The tramway leading up to the Koko Head summit will be closed from June 15 through the end of July as workers repair “deficient structures” at the top that pose a public safety risk, the city said in a news release on Monday.
The long-troubled tramway itself though will not be included in this repair project, the city said.
“The City and County of Honolulu is in the early planning stages of exploring options for tramway improvements,” the Department of Parks and Recreation said in the release. “This is a long-term effort and we greatly appreciate the patience and understanding from the public during this process.”
Visitors to Koko Head Trail hike over 1,000 steps over old tramway tracks that have fallen into disrepair.
Courtesy of Jane Howard
Structures atop Koko Head were constructed by the military in 1942 and previously served as a radar station, according to the parks department. In 1947, the station was turned over to the Air Force and then to the City and County of Honolulu in 1966 when it was deactivated.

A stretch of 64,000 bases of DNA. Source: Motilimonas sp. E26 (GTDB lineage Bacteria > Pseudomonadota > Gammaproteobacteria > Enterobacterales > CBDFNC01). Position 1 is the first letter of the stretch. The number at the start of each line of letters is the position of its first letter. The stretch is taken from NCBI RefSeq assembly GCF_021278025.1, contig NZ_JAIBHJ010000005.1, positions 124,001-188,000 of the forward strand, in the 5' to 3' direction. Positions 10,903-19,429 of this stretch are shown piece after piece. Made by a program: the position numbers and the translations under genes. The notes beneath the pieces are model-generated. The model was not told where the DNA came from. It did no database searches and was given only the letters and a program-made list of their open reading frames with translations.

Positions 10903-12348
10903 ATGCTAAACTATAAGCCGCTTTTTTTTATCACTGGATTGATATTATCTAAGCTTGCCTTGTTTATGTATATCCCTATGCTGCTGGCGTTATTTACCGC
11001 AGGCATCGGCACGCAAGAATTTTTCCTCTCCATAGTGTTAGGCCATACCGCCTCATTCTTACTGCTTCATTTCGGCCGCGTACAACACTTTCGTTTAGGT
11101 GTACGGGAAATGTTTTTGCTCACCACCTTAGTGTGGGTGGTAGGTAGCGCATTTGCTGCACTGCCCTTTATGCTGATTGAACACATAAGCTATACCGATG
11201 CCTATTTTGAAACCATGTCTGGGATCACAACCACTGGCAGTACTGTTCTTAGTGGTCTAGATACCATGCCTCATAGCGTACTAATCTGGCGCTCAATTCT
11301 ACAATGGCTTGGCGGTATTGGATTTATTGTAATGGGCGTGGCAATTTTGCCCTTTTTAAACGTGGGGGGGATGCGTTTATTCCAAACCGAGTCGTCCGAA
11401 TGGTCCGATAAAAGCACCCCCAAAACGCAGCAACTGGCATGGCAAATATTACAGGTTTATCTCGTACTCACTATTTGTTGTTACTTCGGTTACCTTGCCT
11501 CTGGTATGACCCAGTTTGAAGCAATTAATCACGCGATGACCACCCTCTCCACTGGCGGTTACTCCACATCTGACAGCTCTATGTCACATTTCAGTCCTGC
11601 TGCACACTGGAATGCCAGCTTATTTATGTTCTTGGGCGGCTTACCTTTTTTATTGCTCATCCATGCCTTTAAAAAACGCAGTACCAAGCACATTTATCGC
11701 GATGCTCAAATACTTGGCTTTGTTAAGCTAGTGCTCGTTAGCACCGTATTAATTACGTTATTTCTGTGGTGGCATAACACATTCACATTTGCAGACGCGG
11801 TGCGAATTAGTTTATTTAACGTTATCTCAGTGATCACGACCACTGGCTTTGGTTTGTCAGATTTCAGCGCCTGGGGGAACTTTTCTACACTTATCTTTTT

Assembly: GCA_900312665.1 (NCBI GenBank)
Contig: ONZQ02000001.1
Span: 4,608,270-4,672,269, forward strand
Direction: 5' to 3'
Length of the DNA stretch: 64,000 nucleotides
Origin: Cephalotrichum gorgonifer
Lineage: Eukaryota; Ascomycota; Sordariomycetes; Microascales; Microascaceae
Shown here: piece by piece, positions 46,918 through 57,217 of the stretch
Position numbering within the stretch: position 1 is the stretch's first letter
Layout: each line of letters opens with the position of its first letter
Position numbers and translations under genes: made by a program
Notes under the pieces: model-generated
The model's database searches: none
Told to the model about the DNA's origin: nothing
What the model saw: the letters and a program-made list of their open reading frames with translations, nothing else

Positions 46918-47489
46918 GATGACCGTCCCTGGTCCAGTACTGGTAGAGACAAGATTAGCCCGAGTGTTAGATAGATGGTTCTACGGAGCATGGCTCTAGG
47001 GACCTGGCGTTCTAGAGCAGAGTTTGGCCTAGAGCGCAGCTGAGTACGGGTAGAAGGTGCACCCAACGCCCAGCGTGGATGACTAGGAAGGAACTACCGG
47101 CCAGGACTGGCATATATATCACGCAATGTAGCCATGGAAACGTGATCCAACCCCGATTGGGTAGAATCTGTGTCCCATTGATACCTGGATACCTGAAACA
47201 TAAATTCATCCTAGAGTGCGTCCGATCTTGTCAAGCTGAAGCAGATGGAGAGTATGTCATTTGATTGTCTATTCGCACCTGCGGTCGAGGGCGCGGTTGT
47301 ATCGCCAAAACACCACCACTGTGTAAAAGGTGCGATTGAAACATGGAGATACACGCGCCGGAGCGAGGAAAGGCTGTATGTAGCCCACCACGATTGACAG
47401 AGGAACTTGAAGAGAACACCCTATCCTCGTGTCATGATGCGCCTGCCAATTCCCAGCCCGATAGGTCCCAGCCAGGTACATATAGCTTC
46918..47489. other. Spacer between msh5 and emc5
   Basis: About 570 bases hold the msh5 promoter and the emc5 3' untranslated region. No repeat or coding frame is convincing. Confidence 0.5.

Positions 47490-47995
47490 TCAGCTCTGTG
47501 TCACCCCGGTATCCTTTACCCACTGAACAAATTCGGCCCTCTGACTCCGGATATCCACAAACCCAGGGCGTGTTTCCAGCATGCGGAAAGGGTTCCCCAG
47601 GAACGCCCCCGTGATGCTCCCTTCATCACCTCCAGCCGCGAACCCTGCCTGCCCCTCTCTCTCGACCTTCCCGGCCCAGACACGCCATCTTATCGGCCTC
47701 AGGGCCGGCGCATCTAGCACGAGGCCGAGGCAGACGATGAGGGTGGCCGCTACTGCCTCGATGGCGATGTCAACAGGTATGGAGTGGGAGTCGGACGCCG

“Since its formal deactivation the installation has degraded severely,” the department said. “To date, portions of the former installation remain, many of which pose a significant safety concern.”
Workers will remove debris from tunnels and shafts; seal the shafts, vents and tunnels; removed deteriorated steel decking and framing; and install signs at the summit and tramway trestle to warn visitors of the conditions.
Work hours are scheduled from 7 a.m. to 3:30 p.m. and will include the use of a helicopter for transporting materials to the summit, the department said. This may impact operating hours at the Koko Head Shooting Complex.
The contract of just over $439,000 was awarded to Kaikor Construction Company, Inc., the department said. It comes out of $1 million the city budgeted last year for Koko Head improvements. Of that, $100,000 was earmarked for “immediate repairs and maintenance of Koko Head Stairs,” but the money hasn’t been spent yet, parks spokesman Nate Serota said.
Sign up for our FREE morning newsletter and face each day more informed.
Before you go
Civil Beat readership has more than doubled in the past nine months. That’s incredible growth for which we’re so grateful.
But for a small nonprofit newsroom that provides free content with no paywall, readership growth alone can’t sustain our journalism. The truth is that less than 1% of our monthly readers are financial supporters.
To remain a viable business model for local news, we need a higher percentage of readers-turned-donors.